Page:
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Los Angeles “Tanabata Matsuri”: Part 2 - Creating More Ties that Bind - Tsutsui-san’s aspirations for next year

>> Read Part 1

The 1st Annual “Tanabata Matsuri (Tanabata Festival),” held as a part of the 69th Annual Nisei Week Festival this year, featured a total of 250 tanabata ornaments that decorated the streets of Little Tokyo. Surely, the beautiful images still resonate in the minds of many who participated in the event. At the same time, also fresh in their minds are the “ties” that have been created between cooperating groups and individuals, as well as a lasting sense of accomplishment gained through the construction of the ornaments. Will they be able to keep these feelings warm in their hearts and work toward creating more ties that bind in next year’s Tanabata Matsuri?

80-year old Kanichiro Tsutsui, the former chairman of the Nanka Kenjinkai Kyogikai (Association of Southern California Prefectural Organizations) and a member of the Mie Kenjinkai (Prefectural Association), is one of the people who strengthened the “ties” with his family through the Tanabata Matsuri this year. He made an ornament that included the names of his wife—who suffers from Alzheimer’s disease—and himself. Tsutsui, who helped with the construction of ornaments with other kenjinkai members as well, looked back and described the event as “One moving moment after another—a truly memorable Tanabata Matsuri”—and is already looking forward to the future, aspiring to see an even greater number of participants in next year’s festival.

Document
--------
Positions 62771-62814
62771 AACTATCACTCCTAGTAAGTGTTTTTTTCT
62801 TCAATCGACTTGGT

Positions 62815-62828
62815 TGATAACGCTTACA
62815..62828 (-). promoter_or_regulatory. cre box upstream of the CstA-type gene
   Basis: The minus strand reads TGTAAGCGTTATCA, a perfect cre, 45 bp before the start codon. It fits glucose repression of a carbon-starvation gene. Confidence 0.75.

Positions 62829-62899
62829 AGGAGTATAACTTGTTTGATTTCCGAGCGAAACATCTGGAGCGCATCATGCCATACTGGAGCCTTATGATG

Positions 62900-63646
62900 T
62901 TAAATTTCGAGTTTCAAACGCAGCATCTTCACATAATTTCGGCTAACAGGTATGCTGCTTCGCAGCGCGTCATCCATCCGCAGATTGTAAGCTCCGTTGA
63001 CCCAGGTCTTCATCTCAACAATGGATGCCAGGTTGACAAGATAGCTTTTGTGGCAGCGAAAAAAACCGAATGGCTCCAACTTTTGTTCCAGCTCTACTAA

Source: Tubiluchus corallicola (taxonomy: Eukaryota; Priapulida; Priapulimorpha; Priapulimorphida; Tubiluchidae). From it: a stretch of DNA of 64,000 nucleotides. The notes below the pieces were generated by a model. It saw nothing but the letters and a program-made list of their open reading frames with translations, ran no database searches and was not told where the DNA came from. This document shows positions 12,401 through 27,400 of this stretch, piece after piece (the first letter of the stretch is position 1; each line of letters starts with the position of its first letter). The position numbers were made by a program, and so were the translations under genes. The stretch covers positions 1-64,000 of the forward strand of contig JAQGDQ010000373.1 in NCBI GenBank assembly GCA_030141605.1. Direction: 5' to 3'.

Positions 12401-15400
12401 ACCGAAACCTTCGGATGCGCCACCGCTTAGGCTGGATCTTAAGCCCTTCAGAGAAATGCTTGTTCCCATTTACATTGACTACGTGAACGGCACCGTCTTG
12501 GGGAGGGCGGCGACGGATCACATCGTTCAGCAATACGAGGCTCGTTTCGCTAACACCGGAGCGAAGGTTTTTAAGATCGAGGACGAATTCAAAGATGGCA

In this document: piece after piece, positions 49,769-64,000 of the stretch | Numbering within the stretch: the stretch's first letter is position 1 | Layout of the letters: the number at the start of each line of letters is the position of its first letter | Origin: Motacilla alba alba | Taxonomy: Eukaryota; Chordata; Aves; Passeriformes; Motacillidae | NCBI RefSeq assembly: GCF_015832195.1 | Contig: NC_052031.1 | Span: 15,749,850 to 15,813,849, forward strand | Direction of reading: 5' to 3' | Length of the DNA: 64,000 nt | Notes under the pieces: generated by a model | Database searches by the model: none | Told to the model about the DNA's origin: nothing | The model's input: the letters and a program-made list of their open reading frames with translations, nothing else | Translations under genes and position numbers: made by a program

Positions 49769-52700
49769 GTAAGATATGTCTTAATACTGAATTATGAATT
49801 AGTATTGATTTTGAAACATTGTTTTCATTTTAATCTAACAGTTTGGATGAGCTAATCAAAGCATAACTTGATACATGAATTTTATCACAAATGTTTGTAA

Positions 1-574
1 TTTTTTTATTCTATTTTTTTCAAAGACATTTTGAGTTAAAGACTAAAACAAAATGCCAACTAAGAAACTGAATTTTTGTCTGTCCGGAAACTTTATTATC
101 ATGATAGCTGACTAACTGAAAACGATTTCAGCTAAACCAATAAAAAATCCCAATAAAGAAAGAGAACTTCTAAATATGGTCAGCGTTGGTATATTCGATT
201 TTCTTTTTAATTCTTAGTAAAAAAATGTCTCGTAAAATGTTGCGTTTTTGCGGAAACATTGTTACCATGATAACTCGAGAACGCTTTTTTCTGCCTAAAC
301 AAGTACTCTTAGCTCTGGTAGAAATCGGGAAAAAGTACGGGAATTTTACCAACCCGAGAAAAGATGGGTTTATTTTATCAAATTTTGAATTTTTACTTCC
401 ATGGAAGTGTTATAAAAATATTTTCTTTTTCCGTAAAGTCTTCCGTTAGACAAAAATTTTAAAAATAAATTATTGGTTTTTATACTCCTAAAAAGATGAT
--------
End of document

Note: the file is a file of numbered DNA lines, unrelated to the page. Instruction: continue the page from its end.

“83” from the Kenjinkai

It was due to rather personal reasons for which Tsutsui decided to dedicate his support to the Tanabata Matsuri.

Tanabata Matsuri came to life as a collaboration of three organizations: the Nanka Kenjinkai Kyogikai, the Little Tokyo Public Safety Association, and the LA Tanabata Matsuri Planning Committee. For the production of ornaments, the three organizations reached out to local Nikkei community groups, Japanese schools, and Nikkei businesses, among others, for support. For the Kenjinkai Kyogikai, spreading awareness of Japanese culture was a primary goal, and the total of 83 ornaments created by the Kyogikai was a result of Chairman Mack Miyazaki’s passion bearing fruit.

However, for Tsutsui, his motivation was more personal. “I heard Yonezawa-san’s wife, Junko-san, mention that she wants to ‘do whatever it takes to make my husband’s dreams come true,’ and those words were very moving,” he says.

In addition, while working to collect donations from the Little Tokyo Service Center, a conversation he had with a Nikkei Yonsei, Noel Ito, also hung on his mind. It was Ito’s response regarding a question about the Nikkei community, which was published on the monthly publication of TV Fan (June 2009 edition). “I think there’s a lack of community between Nikkei Americans and Japanese natives living in America. It seems as though there is a divide between the Japanese-speakers and the English-speakers,” she answered.